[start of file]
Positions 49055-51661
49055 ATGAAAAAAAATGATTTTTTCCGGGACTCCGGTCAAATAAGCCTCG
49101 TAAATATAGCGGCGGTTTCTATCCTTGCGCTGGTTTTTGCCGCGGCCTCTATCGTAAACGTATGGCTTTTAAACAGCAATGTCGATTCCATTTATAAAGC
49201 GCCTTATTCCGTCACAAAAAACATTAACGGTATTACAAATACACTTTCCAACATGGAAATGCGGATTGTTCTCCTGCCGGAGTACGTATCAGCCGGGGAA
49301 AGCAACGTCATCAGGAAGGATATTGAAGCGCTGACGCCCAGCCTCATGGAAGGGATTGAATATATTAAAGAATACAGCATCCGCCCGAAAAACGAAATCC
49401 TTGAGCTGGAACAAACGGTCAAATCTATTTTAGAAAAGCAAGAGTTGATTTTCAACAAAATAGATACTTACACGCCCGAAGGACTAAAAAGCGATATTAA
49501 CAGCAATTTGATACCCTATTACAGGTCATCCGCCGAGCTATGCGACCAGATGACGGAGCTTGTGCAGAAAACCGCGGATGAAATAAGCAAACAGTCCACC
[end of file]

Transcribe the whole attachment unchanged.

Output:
Positions 49055-51661
49055 ATGAAAAAAAATGATTTTTTCCGGGACTCCGGTCAAATAAGCCTCG
49101 TAAATATAGCGGCGGTTTCTATCCTTGCGCTGGTTTTTGCCGCGGCCTCTATCGTAAACGTATGGCTTTTAAACAGCAATGTCGATTCCATTTATAAAGC
49201 GCCTTATTCCGTCACAAAAAACATTAACGGTATTACAAATACACTTTCCAACATGGAAATGCGGATTGTTCTCCTGCCGGAGTACGTATCAGCCGGGGAA
49301 AGCAACGTCATCAGGAAGGATATTGAAGCGCTGACGCCCAGCCTCATGGAAGGGATTGAATATATTAAAGAATACAGCATCCGCCCGAAAAACGAAATCC
49401 TTGAGCTGGAACAAACGGTCAAATCTATTTTAGAAAAGCAAGAGTTGATTTTCAACAAAATAGATACTTACACGCCCGAAGGACTAAAAAGCGATATTAA
49501 CAGCAATTTGATACCCTATTACAGGTCATCCGCCGAGCTATGCGACCAGATGACGGAGCTTGTGCAGAAAACCGCGGATGAAATAAGCAAACAGTCCACC